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MI Muslim Is Rhodes Scholar


NIS, Laura Lessnau A Muslim student from the University of Michigan will be a 2009 Rhodes Scholar, one of 32 men and women selecteed for the prestigious honor, which comprises a year’s study at Oxford University in England.

Abdulrahman M. El-Sayed lives in Ann Arbor, Mich., a 2007 University of Michigan graduate now studying in the university’s joint medical-Ph.D. program in medicine and public health.

Mr. El-Sayed had also been active in student groups, including the Muslim Students’ Association.

The Rhodes scholarships are the oldest of the international study awards available to American students and provide two or three years of study.

The students will enter Oxford University in England next October.

Rhodes Scholarships were created in 1902 by the will of British philanthropist Cecil Rhodes. Winners are selected on the basis of high academic achievement, personal integrity, leadership potential and physical vigor, among other attributes.

El-Sayed was singled out for praise by former President Clinton last year when they both spoke at the university’s commencement ceremonies. Clinton said El-Sayed’s example was a good lesson for whose who mistakenly think “that we are fated to have a clash of civilizations and cannot reach across the religious divides.”

The Ann Arbor resident was among 769 applicants endorsed by 207 colleges and universities.

A total of about 80 Rhodes Scholars will enter Oxford University in England next October.

El-Sayed was the student speaker at Michigan’s graduation ceremonies in April 2007. Former President Bill Clinton, who gave the commencement address, called El-Sayed a symbol of the hope for worldwide religious understanding.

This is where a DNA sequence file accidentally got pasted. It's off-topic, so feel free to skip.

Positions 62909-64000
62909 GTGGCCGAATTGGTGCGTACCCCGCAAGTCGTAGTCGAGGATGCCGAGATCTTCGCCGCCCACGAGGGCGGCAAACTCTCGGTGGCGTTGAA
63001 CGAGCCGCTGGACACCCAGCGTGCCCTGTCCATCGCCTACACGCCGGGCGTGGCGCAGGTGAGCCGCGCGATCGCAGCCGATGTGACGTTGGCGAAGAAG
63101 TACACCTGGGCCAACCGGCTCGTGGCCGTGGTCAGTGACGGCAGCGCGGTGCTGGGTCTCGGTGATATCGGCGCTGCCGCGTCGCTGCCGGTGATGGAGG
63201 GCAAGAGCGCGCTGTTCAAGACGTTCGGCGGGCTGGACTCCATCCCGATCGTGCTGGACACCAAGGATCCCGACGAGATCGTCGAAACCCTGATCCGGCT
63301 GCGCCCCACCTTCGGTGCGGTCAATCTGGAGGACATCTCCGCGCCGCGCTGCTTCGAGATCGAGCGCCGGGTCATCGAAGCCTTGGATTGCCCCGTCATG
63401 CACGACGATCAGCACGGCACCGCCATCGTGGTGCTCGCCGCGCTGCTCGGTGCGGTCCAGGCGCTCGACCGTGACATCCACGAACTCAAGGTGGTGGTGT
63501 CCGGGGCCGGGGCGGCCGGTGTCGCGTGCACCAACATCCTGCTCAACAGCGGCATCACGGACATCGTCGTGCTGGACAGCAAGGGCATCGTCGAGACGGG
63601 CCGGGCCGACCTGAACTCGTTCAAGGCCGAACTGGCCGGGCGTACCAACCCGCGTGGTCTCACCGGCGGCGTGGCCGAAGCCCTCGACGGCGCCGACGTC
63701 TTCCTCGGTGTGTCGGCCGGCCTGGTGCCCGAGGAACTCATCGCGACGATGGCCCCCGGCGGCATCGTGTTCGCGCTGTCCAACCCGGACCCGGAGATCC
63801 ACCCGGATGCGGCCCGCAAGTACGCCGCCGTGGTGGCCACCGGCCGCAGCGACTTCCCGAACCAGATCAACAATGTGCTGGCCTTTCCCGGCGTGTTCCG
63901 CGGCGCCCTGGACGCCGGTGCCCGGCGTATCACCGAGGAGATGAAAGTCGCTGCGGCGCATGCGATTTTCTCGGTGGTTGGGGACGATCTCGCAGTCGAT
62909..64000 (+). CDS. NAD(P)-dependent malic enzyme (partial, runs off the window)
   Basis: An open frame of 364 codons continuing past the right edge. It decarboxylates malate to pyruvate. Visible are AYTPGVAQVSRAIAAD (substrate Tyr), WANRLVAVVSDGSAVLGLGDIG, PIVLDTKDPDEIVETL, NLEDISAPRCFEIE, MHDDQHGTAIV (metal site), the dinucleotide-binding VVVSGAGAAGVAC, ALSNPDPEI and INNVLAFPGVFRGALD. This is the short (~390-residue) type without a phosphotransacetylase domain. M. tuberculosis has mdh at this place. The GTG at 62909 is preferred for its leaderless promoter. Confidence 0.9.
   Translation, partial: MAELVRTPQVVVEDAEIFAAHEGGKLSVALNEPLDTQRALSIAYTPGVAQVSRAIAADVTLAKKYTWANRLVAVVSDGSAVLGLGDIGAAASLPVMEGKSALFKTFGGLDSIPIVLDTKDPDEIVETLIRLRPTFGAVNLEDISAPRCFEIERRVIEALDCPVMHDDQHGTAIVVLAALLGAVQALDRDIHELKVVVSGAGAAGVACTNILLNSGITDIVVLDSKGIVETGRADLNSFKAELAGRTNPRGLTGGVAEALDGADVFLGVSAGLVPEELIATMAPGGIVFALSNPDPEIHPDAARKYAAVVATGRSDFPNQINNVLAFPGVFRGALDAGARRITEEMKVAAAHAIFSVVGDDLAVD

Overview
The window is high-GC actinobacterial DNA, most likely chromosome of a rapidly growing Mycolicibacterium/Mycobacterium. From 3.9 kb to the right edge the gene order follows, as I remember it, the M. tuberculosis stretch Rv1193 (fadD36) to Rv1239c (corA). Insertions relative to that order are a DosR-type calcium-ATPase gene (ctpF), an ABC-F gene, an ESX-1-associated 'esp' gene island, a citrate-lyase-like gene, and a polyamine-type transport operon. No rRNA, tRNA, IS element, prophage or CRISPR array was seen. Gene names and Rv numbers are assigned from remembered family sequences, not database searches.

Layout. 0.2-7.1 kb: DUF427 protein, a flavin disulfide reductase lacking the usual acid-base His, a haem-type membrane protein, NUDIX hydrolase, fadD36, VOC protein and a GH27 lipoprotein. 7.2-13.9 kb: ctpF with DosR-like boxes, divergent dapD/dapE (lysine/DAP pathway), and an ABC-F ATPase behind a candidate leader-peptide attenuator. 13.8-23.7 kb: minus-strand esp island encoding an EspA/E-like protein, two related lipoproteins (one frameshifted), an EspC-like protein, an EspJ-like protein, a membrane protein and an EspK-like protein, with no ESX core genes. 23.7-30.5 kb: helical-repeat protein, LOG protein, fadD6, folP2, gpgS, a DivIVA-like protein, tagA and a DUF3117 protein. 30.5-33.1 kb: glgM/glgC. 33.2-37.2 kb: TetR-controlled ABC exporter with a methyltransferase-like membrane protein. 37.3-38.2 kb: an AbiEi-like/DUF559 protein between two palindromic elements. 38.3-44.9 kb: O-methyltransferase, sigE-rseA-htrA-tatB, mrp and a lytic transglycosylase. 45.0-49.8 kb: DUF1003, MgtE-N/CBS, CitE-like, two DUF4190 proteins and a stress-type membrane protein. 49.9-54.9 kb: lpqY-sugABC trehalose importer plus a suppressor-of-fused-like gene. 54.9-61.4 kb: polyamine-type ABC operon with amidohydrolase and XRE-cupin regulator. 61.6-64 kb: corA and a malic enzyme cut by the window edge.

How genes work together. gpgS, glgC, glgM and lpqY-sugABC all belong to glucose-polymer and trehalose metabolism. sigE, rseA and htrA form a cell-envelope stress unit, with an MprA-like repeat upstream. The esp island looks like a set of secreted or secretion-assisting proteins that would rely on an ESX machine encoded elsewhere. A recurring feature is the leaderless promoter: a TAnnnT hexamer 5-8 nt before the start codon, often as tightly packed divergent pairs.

The American students will join an international group of scholars selected from 13 other jurisdictions around the world. Approximately 80 scholars are selected each year.

The value of the Rhodes Scholarship varies depending on the field of study. The total value averages about $50,000 per year.

With the elections announced Sunday, 3,164 Americans have won Rhodes Scholarships, representing more than 300 colleges and universities.

With the elections announced Sunday, 3,164 Americans have won Rhodes Scholarships, representing more than 300 colleges and universities.

Mr. El-Sayed’s alma mater and present university is very prestigious, known as one of ten “public ivies” where for a relatively low price a student can receive the educational quality of one of the top American universities.  UM Ann Arbor has more than 420,000 living graduates.  Honorable graduates include the late U.S. president Gerald Ford. 

Including Mr. El-Sayed, the university has produced twenty-six Rhodes scholars. 

It has over 6,200 faculty members, 73 of whom are members of the National Academy, and 451 of whom hold an endowed chair in their discipline.

The university routinely has led in the number of Fulbright Scholars in the late 1990s and 2000s, and has also matriculated 25 (now 26) Rhodes Scholars.

Fiona Rose became the 24th Rhodes Scholar from UM on December 6, 1997. Joseph Jewell, a UM engineering student, became a Rhodes Scholar in 2004.



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One comment
  1. omer mohammed omer

    December 29, 2008 at 12:07 pm

    How it is Greate for muslim studentes & muslim ” A,uma”

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